Former Catalan leader Artur Mas has been banned from holding office for two years after organising an illegal independence referendum in 2014.
The 61-year-old was convicted in Catalonia’s Superior Court of Justice of civil disobedience for organising the symbolic, non-binding poll.
Spain’s Constitutional Court had banned the vote at the time.
Catalonia, a region in the country’s north-east, has long campaigned for greater autonomy.
The pro-independence Esquerra Republicana de Catalunya (ERC) party called the verdict “disgraceful” and “undemocratic”.
Mr Mas said: “We will appeal in Spain and then take the case to European courts, if we need to.”
The Catalonia court also fined Mr Mas, who was president of Catalonia from 2010 until last year, €36,500 (£32,000; $39,000).
Two former members of his government – his deputy Joana Ortega and education minister Irene Riga – were also found guilty and banned from public office for 21 and 18 months respectively. They were also fined.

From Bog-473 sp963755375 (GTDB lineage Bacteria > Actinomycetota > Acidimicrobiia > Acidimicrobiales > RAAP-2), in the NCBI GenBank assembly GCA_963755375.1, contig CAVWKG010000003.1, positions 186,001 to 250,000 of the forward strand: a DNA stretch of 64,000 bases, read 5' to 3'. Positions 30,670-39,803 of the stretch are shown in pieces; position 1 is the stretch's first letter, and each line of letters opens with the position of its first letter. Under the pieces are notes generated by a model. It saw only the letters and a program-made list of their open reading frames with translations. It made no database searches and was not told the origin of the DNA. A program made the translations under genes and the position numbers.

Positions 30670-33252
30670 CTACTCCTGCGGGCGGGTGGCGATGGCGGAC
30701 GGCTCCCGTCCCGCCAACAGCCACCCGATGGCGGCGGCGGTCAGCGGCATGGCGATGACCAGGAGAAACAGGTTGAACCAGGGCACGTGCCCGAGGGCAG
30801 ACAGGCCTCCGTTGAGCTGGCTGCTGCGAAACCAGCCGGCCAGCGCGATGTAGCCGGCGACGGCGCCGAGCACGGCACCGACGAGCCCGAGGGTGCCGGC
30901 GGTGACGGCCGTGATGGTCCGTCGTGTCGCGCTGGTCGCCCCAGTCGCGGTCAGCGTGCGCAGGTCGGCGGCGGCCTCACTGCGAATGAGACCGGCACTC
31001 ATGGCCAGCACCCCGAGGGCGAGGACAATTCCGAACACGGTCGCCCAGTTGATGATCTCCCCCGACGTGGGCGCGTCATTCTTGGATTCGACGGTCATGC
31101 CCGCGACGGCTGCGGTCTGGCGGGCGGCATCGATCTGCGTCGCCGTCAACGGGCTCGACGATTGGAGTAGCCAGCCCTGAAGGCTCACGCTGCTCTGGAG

Thousands of supporters filled the streets outside the Barcelona court at the opening of the trial last month.
Many waved the Catalan pro-independence flag, chanting “you are not alone”, “democracy is not a crime” and “independence”.
The current Catalonia government has vowed to hold a new vote in September.
Catalans have often cited Scotland’s 2014 referendum on independence from the UK as an inspiration, and it may be further bolstered by Scottish First Minister Nicola Sturgeon’s announcement that she will seek permission for a second referendum.
Catalan officials say more than 80% of those who voted in its 9 November 2014 poll backed independence.
However, only 2.3 million voters, out of an estimated 5.4 million who were eligible, took part.